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The storm that many people called White Juan 2 caused considerable damage to Carey and Jeff Wood’s Olde MacKenzie Farm in Rose Valley.
A blizzard’s strong winds took it down, but the winds of grace are helping a farm family that lost valuable structures during a recent snowstorm.
A loyal customer helped put together a crowd-funding campaign to raise $7,500.
Carey and Jeff Wood are the owners of Olde MacKenzie Farm in Rose Valley and woke up a couple of Wednesday mornings ago to find a storm some described as White Juan 2 had destroyed one of their greenhouses and damaged 100 foot growing tunnels. The winds ripped them apart and the weight of the snow caused a collapse.
The couple grow fresh greens inside those structures during the winter and suffered extensive crop loss. Especially since the tunnels need power to stay inflated and they lost electricity for 28 hours.
“We’ve had lots of wonderful offers to help with planting, rebuilding and providing encouragement which was needed,” said Carey. “We also have other growers offer seedlings and produce.”
But loyal customer Hannah Bell suggested a crowd-funding campaign to get the funds rolling.
“The impact of the storm was intense and they need assistance,’’ said Bell, who launched the fundraiser on website Indiegogo.
“I’ve been getting my veggies from them for a year and as soon as I heard what was happening I knew I had to help.”
Bell said crowd-funding is a risky venture but seemed the only way to recoup losses since insurance would not cover the damage.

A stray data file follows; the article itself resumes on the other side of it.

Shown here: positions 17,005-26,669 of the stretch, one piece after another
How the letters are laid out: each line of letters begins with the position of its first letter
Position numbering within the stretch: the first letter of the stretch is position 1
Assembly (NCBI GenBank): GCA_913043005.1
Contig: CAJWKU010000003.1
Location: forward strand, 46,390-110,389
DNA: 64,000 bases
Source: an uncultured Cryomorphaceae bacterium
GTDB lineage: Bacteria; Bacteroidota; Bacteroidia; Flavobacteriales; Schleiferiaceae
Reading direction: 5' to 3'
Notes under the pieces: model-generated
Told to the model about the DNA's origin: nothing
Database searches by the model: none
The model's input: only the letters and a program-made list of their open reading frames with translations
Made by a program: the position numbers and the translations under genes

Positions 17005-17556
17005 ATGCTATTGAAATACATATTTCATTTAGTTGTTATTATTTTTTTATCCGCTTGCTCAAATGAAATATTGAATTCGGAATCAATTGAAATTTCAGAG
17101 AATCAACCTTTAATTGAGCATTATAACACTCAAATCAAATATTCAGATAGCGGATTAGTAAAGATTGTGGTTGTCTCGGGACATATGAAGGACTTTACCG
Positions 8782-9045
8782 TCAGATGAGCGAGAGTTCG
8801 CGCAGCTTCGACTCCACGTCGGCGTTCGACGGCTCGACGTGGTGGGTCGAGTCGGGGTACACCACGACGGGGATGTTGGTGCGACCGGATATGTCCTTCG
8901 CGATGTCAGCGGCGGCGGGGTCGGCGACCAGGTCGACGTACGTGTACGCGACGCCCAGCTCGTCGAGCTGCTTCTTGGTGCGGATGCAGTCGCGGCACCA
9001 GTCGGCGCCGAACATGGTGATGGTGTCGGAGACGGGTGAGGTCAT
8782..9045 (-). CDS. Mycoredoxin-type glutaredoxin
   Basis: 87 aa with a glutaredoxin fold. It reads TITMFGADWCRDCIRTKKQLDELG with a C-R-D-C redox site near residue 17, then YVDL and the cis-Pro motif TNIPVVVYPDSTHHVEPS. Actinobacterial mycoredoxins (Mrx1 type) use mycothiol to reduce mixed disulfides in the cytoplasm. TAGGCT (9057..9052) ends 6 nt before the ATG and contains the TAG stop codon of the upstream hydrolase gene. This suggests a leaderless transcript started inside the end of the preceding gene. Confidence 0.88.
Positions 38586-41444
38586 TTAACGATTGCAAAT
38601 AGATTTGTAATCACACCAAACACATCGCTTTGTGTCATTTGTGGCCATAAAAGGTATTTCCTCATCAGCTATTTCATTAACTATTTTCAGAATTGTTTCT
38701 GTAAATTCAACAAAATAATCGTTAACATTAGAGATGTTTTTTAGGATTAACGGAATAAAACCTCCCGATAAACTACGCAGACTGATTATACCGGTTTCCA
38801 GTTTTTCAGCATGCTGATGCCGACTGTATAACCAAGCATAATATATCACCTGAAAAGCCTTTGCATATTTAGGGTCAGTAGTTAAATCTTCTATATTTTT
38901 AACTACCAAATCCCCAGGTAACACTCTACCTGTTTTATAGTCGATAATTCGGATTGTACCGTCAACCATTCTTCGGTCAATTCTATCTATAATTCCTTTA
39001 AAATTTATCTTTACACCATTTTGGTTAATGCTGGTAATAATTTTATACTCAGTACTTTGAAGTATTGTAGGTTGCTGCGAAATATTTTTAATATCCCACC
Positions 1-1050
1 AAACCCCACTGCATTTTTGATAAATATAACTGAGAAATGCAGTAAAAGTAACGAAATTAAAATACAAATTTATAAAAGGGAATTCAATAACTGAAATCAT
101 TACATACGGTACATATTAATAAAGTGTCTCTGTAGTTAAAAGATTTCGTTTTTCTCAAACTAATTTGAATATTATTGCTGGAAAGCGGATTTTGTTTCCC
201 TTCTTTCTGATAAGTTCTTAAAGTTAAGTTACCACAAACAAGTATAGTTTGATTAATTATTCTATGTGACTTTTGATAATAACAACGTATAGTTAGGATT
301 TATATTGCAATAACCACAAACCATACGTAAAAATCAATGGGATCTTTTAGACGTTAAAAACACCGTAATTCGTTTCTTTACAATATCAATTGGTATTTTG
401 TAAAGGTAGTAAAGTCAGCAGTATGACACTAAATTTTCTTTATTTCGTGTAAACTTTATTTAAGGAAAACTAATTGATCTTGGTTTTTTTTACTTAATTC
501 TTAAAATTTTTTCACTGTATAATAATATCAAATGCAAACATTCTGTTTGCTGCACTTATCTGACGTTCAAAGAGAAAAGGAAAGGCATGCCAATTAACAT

The family, who moved to the Island from Ontario four years ago, has been denied insurance because the structures have to be built on a concrete foundation.
“With the concrete foundation it is very difficult to plant in the ground,” said Wood. “We would need to build permanent raised beds adding extra challenges with fertility and ability to work the soil.”
But the crowd-funding campaign appears to be responding to spring being in the air. As of yesterday, the goal was reached.
“It’s great to know the community pulled together to help us out,” said Carey Wood.
“I am thrilled with the response and support,” said Bell. “It’s so amazing to be able to make something happen from nothing, especially when there doesn’t seem to be any options.”
For the past three years the farm family has added one new greenhouse a year due to the demand for fresh greens from Island consumers and restaurants.
The farm started in 2010 as a market garden, but the family decided to grow year round in greenhouses.
The crowd-funding campaign had options for a variety of donations from $10 to $1,000 and each one came with a payback of anything from boxes of food and pork to an invite to the farm for a summer barbecue
“We will rebuild better and stronger tunnel structures designed to withstand extreme weather,” say the family on the funding website.